Financial spread betting has experienced something of an explosion, fuelled in no small part by the extensive efforts of the large online brokers and a growing prevalence of high-speed internet connections with financially and technologically savvy owners. Its popularity has seen unprecedented growth as far as trading innovations go, and from an elitist, secret, niche investment method spread betting has grown to become one of the most prominent ways the UK public accesses the world markets. But what exactly is it about spread betting that has made it such a popular medium for trading?
Spread betting is, unlike long-term stock investing, an exciting, short-term investment method, where traders see results as they happen. Taking place over a micro-scale in investment terms, spread betting allows traders to win (and lose) in just one day, hour, or even minute, depending on how fast-paced you like your trading.
For the consumer investment market, this coupled with an apparent simplicity in the structure of the spread betting proposition, and the lower barriers to entry for all markets makes spread betting an attractive option. Rather than being forced to commit hundreds or even thousands of pounds to secure a position in the market of your choosing, spread bettors can effectively achieve the same exposure for a £1 stake, with the potential for multiple times the proportional gain in minutes, thus for many small-time or individual traders, it’s often a no-brainer.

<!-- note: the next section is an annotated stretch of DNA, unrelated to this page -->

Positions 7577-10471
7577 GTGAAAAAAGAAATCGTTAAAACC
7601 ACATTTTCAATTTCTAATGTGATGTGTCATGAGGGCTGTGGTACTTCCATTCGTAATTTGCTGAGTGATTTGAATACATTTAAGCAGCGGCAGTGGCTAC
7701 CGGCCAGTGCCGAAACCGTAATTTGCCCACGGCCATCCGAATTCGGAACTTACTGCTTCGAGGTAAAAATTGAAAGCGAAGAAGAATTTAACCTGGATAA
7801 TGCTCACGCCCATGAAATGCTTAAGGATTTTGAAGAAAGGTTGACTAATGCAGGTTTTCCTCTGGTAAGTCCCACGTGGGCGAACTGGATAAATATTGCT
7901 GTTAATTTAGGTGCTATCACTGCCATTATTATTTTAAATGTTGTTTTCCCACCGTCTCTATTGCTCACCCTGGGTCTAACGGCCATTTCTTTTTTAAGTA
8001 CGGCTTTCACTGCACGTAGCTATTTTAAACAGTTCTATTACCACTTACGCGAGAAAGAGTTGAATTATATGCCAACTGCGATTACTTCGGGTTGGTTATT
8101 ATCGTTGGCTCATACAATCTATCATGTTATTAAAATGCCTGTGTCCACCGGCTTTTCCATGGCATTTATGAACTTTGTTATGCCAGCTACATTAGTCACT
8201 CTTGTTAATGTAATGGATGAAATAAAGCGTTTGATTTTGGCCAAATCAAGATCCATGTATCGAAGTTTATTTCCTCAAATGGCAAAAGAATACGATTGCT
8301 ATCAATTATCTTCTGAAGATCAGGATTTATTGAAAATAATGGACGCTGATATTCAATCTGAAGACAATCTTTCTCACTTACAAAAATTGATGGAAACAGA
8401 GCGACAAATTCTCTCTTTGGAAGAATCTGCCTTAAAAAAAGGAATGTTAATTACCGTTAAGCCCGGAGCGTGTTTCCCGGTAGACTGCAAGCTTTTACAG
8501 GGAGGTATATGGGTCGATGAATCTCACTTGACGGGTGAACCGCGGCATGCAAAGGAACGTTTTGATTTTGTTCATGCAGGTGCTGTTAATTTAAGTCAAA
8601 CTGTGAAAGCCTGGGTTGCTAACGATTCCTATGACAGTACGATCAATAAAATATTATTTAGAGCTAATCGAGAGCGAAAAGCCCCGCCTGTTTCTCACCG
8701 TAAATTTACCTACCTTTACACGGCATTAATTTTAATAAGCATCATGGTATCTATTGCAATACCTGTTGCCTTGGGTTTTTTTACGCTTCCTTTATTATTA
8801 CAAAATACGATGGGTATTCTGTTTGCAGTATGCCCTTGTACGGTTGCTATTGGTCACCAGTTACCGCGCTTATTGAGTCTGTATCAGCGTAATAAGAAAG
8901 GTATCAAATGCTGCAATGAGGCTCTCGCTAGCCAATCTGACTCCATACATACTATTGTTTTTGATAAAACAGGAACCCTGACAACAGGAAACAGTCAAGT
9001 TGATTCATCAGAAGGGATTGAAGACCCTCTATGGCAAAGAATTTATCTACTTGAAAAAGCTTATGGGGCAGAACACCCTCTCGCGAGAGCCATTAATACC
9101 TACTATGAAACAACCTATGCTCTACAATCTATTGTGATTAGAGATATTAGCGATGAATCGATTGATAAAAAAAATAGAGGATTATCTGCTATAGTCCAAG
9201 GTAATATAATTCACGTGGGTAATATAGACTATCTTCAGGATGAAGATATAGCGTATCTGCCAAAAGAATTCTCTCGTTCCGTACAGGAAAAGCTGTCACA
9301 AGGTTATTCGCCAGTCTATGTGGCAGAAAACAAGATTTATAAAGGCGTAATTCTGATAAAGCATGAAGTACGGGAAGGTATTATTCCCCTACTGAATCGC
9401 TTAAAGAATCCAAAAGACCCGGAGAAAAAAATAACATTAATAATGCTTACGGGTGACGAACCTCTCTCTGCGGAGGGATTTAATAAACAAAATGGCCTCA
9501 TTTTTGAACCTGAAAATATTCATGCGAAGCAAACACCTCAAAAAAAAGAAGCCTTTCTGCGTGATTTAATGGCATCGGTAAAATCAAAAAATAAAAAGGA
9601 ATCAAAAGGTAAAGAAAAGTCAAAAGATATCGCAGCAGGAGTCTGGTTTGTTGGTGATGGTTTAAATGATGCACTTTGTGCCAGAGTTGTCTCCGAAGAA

What Makes Spread Betting So Popular?
The route to spread betting success is paved with the promise of massive returns, and it would be naïve to overlook its potential for generating significant incomes as one of spread betting’s major pull factors. Because stakes multiply with every incremental point that’s gained on a position, traders who have bet £1 per point could realistically see themselves earning 10 or even a hundred or more times their original stake back if positions move in their favour. While other investment styles have their own distinct advantages, no share or future contract will ever deliver these kinds of returns in such a short space of time.
But any hypothesis of spread betting’s popularity, particularly amongst more experienced traders and professional funds, would be incomplete without mention of its tax efficiency. Arguably its raison d’être, spread betting is a much more efficient way of trading most assets, given than no form of ownership ever takes place on which the gains can be taxed. This results in more money in the pockets of successful traders, which can never be a bad thing.
Spread betting’s popularity is forecast to rise over the coming years as continued marketing from the brokers and an ever-increasing profile brings the medium to more traders worldwide. While it is unlikely that spread betting will ever become the mainstay of trading business, it is nevertheless a highly useful and flexible tool for any trader to have access to.